Innovation and collaboration: utilising innovative technology to improve patient care

In July 2017, the House of Lords Science and Technology Committee launched an inquiry into Life Science and the Industrial Strategy. The inquiry aims to investigate issues such as whether the government has the necessary structures in place to support the life sciences sector; how the NHS can use procurement to stimulate innovation and the content of the new life sciences industrial strategy, once published.

An independent report, Life sciences: industrial strategy, written by Professor Sir John Bell, provides recommendations to government on the long-term success of the life sciences sector.

Written in collaboration with industry, academia, charity, and research organisations, the report is organised into seven themes:

  • Health Advanced Research Programme (HARP) proposal
  • Reinforcing the UK science offer
  • Growth and infrastructure
  • NHS collaboration
  • Data
  • Skills
  • Regulation

The report pays particular attention to biopharmaceuticals, medical technology, genomics, diagnostics and digital health.


Collaboration is strong theme that runs through the report. Better patient care via use of innovative technology is indeed dependent upon collaboration between patients, their families and medical professionals.

From our recent conversations with those at the front line – including medical professionals, CEOs of medical technology companies and patients - it is clear that there is a shift towards digital innovation.

The opportunity of integrated care via new technologies should be welcomed. It provides both scope for better patient experience and also scope to analyse data —with the consent of patients — for the good of those who have yet to become patients.

What we mean by such opportunity is the increasing:

  • Presence of technology companies with software and innovative products that seek to provide faster, better, cheaper healthcare for all.
  • Willingness of the healthcare providers, from the NHS right through to pharmaceutical giants, to trial, adopt and utilise such technologies and innovation.

Adopting technology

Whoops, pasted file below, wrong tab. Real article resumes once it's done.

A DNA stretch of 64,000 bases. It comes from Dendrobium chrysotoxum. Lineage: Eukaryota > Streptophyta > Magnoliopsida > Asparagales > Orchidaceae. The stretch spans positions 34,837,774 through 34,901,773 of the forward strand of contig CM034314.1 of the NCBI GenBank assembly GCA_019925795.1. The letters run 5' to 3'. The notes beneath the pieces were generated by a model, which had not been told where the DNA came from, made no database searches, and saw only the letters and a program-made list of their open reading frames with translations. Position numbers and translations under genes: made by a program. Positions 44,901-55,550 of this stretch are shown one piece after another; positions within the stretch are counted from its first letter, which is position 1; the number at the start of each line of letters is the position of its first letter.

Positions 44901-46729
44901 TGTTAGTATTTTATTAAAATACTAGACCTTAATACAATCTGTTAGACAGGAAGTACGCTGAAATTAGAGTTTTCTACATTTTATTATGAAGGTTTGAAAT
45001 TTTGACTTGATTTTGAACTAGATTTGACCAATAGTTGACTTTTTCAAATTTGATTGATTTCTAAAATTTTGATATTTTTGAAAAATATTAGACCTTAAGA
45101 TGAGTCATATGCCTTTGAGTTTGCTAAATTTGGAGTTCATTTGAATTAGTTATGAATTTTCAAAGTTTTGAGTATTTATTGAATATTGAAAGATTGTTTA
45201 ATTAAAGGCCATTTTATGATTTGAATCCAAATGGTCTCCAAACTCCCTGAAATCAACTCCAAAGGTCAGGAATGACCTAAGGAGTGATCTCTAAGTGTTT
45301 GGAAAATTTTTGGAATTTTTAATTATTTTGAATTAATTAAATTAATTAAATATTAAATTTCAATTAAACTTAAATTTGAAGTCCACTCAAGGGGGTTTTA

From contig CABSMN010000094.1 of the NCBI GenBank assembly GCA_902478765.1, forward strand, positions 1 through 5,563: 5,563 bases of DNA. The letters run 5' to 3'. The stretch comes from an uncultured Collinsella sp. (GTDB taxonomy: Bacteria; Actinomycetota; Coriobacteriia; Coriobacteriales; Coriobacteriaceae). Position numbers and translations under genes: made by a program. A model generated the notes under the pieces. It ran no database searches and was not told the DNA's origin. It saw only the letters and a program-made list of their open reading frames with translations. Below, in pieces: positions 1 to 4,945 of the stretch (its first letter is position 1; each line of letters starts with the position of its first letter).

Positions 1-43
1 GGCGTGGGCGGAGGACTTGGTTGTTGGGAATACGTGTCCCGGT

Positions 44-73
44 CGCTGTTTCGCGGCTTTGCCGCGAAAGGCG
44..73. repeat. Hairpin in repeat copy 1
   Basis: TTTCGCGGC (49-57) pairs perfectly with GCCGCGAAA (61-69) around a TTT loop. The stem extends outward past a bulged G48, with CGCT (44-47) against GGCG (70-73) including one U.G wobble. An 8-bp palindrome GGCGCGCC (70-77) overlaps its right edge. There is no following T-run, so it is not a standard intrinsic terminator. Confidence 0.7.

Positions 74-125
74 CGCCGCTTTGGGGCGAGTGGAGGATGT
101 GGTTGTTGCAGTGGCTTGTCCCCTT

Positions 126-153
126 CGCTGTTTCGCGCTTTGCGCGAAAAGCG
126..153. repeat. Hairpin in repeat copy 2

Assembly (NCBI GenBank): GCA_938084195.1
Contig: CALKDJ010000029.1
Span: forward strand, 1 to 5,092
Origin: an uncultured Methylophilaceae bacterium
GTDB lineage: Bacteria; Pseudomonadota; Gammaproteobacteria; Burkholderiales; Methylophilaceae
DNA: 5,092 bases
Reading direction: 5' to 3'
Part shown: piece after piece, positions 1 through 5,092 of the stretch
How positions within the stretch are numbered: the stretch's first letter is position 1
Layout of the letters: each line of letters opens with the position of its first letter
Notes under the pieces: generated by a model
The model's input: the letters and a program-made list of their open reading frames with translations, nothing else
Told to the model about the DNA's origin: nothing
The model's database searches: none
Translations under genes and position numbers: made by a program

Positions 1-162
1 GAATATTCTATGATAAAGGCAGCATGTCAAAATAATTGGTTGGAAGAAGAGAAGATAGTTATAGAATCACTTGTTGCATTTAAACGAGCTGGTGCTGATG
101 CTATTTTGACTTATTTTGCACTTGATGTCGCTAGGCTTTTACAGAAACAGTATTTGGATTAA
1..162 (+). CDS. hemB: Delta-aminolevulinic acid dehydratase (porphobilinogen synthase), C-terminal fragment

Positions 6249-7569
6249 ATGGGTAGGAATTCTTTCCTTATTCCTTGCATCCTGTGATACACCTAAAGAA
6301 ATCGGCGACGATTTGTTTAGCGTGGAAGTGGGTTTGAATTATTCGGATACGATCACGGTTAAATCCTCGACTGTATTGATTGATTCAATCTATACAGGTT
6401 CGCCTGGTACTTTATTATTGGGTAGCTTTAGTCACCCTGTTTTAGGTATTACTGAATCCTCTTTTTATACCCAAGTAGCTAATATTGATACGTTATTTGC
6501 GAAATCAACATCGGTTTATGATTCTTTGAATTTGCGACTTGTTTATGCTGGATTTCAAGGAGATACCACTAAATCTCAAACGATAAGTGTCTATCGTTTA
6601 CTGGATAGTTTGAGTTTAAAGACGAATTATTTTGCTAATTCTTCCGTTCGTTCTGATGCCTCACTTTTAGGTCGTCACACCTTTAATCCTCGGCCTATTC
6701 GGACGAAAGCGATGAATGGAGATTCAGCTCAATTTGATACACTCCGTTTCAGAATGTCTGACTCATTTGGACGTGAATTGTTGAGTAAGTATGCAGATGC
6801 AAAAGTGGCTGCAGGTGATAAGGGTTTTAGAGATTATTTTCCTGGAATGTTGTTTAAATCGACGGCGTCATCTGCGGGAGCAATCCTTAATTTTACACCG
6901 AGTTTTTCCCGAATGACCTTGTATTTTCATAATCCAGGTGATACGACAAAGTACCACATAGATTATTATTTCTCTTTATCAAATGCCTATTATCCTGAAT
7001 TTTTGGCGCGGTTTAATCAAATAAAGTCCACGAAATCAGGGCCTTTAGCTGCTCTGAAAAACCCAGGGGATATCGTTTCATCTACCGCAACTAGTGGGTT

NHS resources are finite. The adoption of technology platforms that seek to improve clinical services, deliver better patient safety and drive up operational efficiency is being seen as a must do.

Much like the technology incubators or accelerator programmes of Shoreditch or Silicon Valley, the NHS has recently carved out something similar.

NHS England’s Clinical Entrepreneur Programme allows NHS clinicians to come forward with their innovations and supports them in turning them from concept to product with business training, mentoring and connection to investment sources.

The NHS Innovation Accelerator helps innovative products and technologies — once launched — gain traction to grow. Partnered with NHS Trusts, innovations can be tested, put to use and the process of learning in a live environment can be undertaken.

Two examples of innovative technology companies making headway are:

  • Patient Journey App: a platform and application that allows medical professionals to create and share aftercare plans electronically with patients via a smartphone or tablet. This allows the medical professional to send users/patients interactive ‘push notifications’ about the next steps in their treatment. We believe that empowering patients to get on with their lives free of inpatient care — providing this is carefully managed — is surely a good thing.
  • Medopad: allows doctors to monitor chronic, high-dependency patients in real time but outside of hospital, via iPads and tablet devices. This level of monitoring is available throughout admission to discharge. Such technology allows healthcare organisations to save resources and seeks to reduce errors. We feel this can lead to targeted patient care, with key health information available at the right time, with the opportunity for guidance to be provided swiftly and efficiently.

Data capture

Numerous possibilities for further innovation open up when you consider what can be done with the data such technologies can capture. If Medopad can tell us the vital signs of a patient from outside of hospital, think what could be done with that data to better prepare the hospital for a critical patient upon arrival.

If a Patient Journey App can tell us that those between the ages of 30 to 50 are the least likely to adhere to follow-up appointments, think what can be done with that data at a national level.


So where next?

We now know of Google Deepmind’s Health project, which is looking to apply machine learning to ‘mine’ medical records in order to provide better and faster health services and diagnostics.

In addition, ‘chatbots’, a computer program which conducts a conversation via auditory or text methods can apply ‘machine learning techniques’, which could assist with patient triaging.

Finally, we observe, blockchain, which has an ability to keep secure data in a distributed, encrypted ledger and can control who has access to that ledger, as an obvious area for further exploration. Particularly with regard to its application to electronic patient record systems.

A promising and exciting future awaits…